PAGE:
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2011 Porsche Cayenne S Hybrid: Drive Review

 
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2011 Porsche Cayenne S Hybrid road test, Catskill Mountains, NY, August 2011

2011 Porsche Cayenne S Hybrid road test, Catskill Mountains, NY, August 2011

2011 Porsche Cayenne S Hybrid road test, Catskill Mountains, NY, August 2011

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Very few people think of Porsches and trailer hitches in the same sentence. We didn't, until a recent weekend, but our Porsche had one.

It also had all-wheel-drive and ground clearance of more than 10 inches, when the suspension was raised to its maximum height to clear our rock driveway, better known as "the streambed."

We weren't testing a classic rear-engined 911 coupe, nor a canvas-roofed Boxster sports car. Instead, we were driving the highest-volume Porsche, a hulking sport-utility vehicle that pairs performance with SUV virtues like towing and high ground clearance.

2011 Porsche Cayenne S Hybrid

2011 Porsche Cayenne S Hybrid

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In fact, we were driving the first hybrid-electric vehicle Porsche has built and sold. At least, the first one since around 1900, when young engineer Ferdinand Porsche designed the "Semper Vivus" series hybrid (recently recreated by Porsche) that led to a small run of Lohner-Porsche production hybrids a century ago.

Getting good gas mileage

For a fast, heavy five-seat sport utility, the 2011 Cayenne hybrid has decent EPA ratings: 20 mpg city, 24 mpg highway, and a combined rating of 21 mpg.

That's an improvement on the 16 city, 23 highway, 19 combined that the base Cayenne with a 3.6-ilter V-6 and the eight-speed Tiptronic gets, and considerably better than the 15 city, 22 highway, and 17 combined delivered by the fire-breathing Cayenne Turbo with its 500-hp turbocharged V-8.

So what'd we get in the real world? Over a 619-mile trip that covered both Manhattan streets and the lovely two-lane roads of upstate New York--climbing numerous hills in the center of the state and then coasting right back down again--our Porsche hybrid gave us a startling 27.7 mpg overall.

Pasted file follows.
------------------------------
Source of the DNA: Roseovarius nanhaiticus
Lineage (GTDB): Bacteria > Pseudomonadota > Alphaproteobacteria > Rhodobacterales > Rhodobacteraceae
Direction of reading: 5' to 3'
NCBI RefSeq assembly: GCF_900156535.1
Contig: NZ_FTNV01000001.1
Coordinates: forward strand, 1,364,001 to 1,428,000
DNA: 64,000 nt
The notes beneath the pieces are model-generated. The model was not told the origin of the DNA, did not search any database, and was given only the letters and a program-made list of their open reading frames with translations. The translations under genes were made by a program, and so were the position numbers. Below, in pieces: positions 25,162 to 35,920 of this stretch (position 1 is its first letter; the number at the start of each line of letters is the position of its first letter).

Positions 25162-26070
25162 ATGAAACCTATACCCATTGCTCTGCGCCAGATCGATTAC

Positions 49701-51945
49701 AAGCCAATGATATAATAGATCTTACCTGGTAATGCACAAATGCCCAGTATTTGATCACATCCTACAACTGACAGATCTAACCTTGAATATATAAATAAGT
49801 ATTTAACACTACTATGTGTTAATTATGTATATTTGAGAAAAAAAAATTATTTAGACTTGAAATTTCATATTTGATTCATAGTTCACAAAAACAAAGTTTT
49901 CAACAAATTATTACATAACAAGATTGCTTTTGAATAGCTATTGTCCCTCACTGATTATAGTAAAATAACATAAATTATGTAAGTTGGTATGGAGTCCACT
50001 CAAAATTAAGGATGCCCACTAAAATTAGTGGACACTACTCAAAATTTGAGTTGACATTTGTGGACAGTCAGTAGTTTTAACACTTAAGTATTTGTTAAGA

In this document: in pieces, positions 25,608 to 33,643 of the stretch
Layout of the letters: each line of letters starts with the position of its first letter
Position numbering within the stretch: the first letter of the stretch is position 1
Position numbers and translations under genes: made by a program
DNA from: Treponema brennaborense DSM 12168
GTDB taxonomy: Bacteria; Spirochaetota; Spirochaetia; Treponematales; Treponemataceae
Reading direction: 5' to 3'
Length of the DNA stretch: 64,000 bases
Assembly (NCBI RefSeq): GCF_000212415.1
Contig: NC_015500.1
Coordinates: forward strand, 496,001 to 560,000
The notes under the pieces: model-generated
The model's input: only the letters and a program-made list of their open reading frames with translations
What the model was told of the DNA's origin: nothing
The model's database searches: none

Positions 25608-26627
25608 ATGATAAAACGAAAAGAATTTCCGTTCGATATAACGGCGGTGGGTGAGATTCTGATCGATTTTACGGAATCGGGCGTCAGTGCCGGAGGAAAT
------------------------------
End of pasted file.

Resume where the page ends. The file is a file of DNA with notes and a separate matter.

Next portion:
2011 Porsche Cayenne S Hybrid road test, Catskill Mountains, NY, August 2011

2011 Porsche Cayenne S Hybrid road test, Catskill Mountains, NY, August 2011

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For amusement, on one 3-mile stretch from our house all the way down the hill, we were able to keep the car entirely in electric mode once the engine switched off after warmup. That briefly boosted our mileage for that segment to 39.2 mpg.

It's not relevant to the broader test, but hey, when's the last time a Porsche has gotten almost 40 mpg under any circumstance?

We didn't drive aggressively (we'll save that for the real Porsche sports cars), but we also didn't particularly maximize mileage. In other words, the hybrid system really does help increase the gas mileage of this heavy SUV.

VW Group hybrid

The 2011 Porsche Cayenne S Hybrid uses the Volkswagen Group hybrid system, as does the 2012 Volkswagen Touareg Hybrid with which the hybrid Cayenne shares much of its running gear and a basic platform.

2011 Porsche Cayenne S Hybrid

2011 Porsche Cayenne S Hybrid

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The engine is a 333-horsepower 3.0-liter supercharged and direct-injected V-6, paired to Porsche's standard eight-speed Tiptronic automatic gearbox. Between the two is a 34-kilowatt (47-hp) electric motor with a clutch on either side.

The electric motor can power the Porsche alone, under certain circumstances; it can add torque to the engine output, improving performance without increasing fuel consumption; or it can recharge the battery pack through regenerative braking.

Unlike twin-motor systems from Toyota and Ford, however, it can't do those things simultaneously. It can only do one of the three at any given time.

"Sailing" at high speeds

Porsche has tuned the Cayenne S Hybrid to allow it to run solely on electricity--which it calls "sailing"--at speeds as high as 97 mph. The engine disengages, the motor clutches into the drivetrain, and it alone turns the rear wheels under light loads for distances of as much as 2 miles.




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Comment (1)
  1. Any vehicle, hybrid or not, that transports four humans around (or most likely one), that only gets 20 miles per gallon city should be called out for what it is, a gas guzzler.

    I look forward to Porches' excellent engineers actually producing a vehicle that this world needs rather than this pig. An perhaps they could make something less ugly as well.
     
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    Bad stuff?

 

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